Romania is an ethnically diverse Balkan country, composed of ethnical Romanians 83.4%, and ethnic minorities such as Hungarians (6.1%) and Roma (between 3-11%) (CIA Factbook 2021). Migrants account for 8% of the population. The integration of immigrants in Romania is relatively average, with immigrants facing “as many obstacles as opportunities for social integration” (Solano & Huddleston 2020, p. 204). While immigrants generally enjoy basic rights and security within the country, they do not have access to equal opportunities in political participation and citizenship rights. Immigrants have basic access to information in the labour market, education, and training, yet targeted support for immigrant integration including skill development and job opportunities are lacking. As an EU member, Romania has similar policies and regulations on immigration, and migrants and other minorities are protected by anti-discrimination laws. In 2018, Romania adopted an Action Plan for the implementation of a National Strategy on Immigration (OECD 2020).
Romania has achieved an overall intercultural score of 0.621. Relatively high scores in the components of multiculturalism and anti-discrimination signal a positive climate for legislative protections. In contrast, lower scores in the components of social contact and access to communication signal a less positive environment for social connectedness to be promoted. Scores above 0.6 in the components of (in)equality, cohesion and stability indicate a favourable promotion of intergenerational social mobility and social cohesion.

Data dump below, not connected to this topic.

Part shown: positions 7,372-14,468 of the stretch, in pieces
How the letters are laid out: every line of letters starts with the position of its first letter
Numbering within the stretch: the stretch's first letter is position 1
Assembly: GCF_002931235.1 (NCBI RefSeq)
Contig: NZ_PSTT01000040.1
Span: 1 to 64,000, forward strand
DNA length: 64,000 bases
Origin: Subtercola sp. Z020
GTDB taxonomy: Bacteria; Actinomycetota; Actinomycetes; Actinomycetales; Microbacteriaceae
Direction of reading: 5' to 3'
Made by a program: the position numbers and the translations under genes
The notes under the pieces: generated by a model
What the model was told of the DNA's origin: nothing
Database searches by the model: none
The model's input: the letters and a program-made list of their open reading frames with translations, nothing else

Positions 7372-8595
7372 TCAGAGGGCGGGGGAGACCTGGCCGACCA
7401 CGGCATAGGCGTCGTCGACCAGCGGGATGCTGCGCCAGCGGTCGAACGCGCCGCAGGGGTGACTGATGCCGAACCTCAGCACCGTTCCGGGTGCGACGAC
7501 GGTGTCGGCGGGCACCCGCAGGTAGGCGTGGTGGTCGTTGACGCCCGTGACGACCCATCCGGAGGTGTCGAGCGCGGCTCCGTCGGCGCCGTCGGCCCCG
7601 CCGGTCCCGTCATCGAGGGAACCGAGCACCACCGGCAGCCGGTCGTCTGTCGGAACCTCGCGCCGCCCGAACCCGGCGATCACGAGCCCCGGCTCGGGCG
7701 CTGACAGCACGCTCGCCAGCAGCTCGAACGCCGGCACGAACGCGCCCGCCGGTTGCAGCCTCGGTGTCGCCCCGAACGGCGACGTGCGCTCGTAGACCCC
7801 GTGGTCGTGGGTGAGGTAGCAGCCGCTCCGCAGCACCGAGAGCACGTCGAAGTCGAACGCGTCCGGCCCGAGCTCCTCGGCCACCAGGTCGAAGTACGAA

Current Situation and Outlook
Romania’s sturdy legislative dimension signals the presence of related acts, legislations and policies at a national level which promote an acceptance of difference, social harmony, and intercultural understanding. On the other hand, lower scores in the structural and opportunities dimensions counter indicate a less positive environment which promotes cultural participation and promotion and use of immigrant and indigenous languages, which impacts an individual’s capacity to engage in intergroup interactions. Slovenia can improve its ICDI score by promoting opportunities for intercultural interaction and provision of increased access to communities in different communities which would contribute to strengthening its structural and intercultural opportunities dimensions. Slovenia can also continue to leverage on its legislative and policy context to facilitate improvements in intercultural attitudes and inclusion.